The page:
Starting on the top left and moving clockwise:

ChipWhisperer, an embedded hardware security research device goes deep into the world of hardware penetration testing. The versatile tool occupies an area in which all-in-one, wide-ranging test gear had been previously non-existant or was prohibitively expensive to small-shop hardware development which is so common today.

SatNOGS, a global network of satellite ground stations. The design demonstrates an affordable node which can be built and linked into a public network to leverage the benefits of satellites (even amateur ones) to a greater extent and for a wider portion of humanity.

PortableSDR, is a compact Software Defined Radio module that was originally designed for Ham Radio operators. The very nature of SDR makes this project a universal solution for long-range communications and data transfer especially where more ubiquitous forms of connectivity (Cell or WiFi) are not available.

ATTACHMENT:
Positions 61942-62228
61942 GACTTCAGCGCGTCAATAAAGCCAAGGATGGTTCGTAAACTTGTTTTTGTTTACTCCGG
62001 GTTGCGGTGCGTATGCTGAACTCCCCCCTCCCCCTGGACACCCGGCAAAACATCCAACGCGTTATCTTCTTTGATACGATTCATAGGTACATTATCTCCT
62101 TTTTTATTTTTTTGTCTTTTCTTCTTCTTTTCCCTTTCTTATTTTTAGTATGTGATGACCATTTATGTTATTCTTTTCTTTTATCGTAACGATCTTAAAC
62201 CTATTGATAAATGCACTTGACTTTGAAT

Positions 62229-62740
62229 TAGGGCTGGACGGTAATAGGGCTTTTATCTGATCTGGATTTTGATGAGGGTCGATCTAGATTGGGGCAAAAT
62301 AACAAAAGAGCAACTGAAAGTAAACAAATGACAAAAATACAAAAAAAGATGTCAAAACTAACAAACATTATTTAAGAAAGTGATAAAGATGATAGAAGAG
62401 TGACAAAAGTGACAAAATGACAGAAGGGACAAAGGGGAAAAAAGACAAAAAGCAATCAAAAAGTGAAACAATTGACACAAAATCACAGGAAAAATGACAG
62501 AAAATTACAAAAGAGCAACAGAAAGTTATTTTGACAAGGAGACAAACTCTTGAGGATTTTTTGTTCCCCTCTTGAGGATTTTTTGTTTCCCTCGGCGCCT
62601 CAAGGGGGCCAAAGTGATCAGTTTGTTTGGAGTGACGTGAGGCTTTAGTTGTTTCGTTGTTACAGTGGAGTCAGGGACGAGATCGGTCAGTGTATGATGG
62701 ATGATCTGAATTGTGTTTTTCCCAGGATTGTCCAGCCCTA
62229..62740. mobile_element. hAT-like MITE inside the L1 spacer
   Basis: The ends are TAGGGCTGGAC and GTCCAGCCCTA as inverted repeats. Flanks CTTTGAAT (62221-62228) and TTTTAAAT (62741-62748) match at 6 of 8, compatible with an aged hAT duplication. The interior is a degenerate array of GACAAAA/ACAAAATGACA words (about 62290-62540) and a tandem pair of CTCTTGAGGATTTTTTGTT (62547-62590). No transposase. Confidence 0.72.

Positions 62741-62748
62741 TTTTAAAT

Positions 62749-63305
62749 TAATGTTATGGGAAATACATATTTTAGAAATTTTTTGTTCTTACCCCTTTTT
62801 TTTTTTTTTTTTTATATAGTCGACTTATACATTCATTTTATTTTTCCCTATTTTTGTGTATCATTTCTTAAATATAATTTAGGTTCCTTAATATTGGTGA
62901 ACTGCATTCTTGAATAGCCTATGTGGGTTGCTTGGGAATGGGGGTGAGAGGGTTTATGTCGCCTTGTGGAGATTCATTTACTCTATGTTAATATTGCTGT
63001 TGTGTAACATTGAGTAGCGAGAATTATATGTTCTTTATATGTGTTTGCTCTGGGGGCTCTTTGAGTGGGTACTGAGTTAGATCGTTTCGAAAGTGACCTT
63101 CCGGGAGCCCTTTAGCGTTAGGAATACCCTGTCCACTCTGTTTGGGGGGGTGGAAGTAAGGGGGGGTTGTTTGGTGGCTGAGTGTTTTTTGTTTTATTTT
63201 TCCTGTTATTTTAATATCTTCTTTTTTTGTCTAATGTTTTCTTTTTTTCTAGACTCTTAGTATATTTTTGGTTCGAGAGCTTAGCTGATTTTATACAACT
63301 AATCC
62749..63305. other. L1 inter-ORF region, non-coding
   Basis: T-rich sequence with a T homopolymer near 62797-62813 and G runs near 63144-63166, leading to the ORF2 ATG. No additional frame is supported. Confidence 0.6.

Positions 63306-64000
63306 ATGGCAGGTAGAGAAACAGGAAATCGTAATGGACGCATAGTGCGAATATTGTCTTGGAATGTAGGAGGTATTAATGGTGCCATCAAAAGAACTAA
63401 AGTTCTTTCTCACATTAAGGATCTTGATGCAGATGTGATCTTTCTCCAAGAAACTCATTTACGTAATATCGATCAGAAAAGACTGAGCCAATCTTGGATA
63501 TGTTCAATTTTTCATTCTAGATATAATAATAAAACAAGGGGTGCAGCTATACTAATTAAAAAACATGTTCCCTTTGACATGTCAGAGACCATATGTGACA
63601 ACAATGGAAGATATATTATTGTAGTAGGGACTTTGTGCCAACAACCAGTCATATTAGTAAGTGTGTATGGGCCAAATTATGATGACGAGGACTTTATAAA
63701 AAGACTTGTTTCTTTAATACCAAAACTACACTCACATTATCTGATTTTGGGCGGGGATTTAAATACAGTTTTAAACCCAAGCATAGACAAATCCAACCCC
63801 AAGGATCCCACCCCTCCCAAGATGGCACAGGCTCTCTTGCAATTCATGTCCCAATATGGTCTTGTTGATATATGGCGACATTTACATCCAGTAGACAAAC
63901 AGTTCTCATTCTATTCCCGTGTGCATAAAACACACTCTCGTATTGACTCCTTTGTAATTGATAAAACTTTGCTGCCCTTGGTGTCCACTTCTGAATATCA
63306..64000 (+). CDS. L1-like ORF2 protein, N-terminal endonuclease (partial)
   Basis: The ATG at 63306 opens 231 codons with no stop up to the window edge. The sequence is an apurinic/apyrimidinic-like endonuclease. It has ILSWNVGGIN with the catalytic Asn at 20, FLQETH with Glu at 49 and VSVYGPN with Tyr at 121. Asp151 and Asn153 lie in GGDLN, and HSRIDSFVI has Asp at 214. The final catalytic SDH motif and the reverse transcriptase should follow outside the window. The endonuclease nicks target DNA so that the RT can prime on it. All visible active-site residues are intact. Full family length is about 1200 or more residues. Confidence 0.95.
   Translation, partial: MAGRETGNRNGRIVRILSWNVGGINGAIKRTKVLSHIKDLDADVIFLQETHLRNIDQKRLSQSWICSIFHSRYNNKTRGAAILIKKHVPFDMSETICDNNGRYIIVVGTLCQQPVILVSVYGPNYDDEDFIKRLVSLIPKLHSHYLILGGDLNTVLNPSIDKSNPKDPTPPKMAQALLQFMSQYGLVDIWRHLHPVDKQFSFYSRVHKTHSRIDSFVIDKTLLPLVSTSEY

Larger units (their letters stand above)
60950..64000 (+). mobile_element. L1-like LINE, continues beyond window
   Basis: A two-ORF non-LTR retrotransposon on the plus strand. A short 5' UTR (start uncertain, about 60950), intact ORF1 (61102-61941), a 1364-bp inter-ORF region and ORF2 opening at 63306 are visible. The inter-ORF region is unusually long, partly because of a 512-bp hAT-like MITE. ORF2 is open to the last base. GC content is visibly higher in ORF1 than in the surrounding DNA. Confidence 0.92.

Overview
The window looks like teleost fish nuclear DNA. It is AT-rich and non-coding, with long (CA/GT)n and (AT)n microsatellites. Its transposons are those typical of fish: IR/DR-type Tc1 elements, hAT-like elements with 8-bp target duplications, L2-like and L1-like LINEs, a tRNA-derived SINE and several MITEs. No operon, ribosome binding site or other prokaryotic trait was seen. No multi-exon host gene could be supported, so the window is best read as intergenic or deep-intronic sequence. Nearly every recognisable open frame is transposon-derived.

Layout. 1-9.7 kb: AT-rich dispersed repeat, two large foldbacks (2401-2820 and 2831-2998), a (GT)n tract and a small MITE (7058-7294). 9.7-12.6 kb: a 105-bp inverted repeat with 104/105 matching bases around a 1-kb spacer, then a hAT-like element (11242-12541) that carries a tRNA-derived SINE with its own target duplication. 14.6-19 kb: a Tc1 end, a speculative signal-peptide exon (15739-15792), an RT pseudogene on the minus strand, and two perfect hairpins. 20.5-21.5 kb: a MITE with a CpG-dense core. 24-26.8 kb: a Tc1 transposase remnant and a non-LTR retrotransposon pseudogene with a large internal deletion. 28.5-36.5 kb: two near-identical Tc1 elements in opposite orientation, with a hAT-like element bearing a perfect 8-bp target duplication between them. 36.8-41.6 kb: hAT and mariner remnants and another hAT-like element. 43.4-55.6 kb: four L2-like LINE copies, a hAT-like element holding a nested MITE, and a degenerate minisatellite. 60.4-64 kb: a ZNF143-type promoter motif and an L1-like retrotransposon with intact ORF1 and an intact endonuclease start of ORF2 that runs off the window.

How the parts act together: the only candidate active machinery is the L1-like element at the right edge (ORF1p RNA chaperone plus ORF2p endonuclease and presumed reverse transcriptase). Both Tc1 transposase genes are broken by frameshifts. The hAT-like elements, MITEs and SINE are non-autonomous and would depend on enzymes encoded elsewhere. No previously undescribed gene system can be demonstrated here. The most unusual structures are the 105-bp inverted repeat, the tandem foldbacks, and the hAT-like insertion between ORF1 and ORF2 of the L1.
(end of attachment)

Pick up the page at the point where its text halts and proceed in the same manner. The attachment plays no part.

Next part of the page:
ramanPi, a 3D printed Raman Spectrometer built around a RaspberryPi with some 3D printed and some off-the-shelf parts. The design even manages to account for variances in the type of optics used by anyone building their own version.

Open Source Science Tricorder, a realization of science fiction technology made possible by today’s electronics hardware advances. The handheld is a collection of sensor modules paired with a full-featured user interface all in one handheld package.

From Many, Five

The nature of a contest like the Hackaday Prize means narrowing down a set of entries to just a few, and finally to one. But this is a function of the contest and not of the initiative itself.

The Hackaday Prize stands for Open Design, a virtue that runs far and deep in the Hackaday community. The 50 semifinalists, and over 800 quarterfinalists shared their work openly and by doing so provide a learning platform, an idea engine, and are indeed the giants on whose shoulders the next evolution of hackers, designers, and engineers will stand.

Whether you submitted an entry or not, make your designs open source, interact with the growing community of hardware engineers and enthusiasts, and help spread the idea and benefits of Open Design.

THP Hacker Bio: Neil Jansen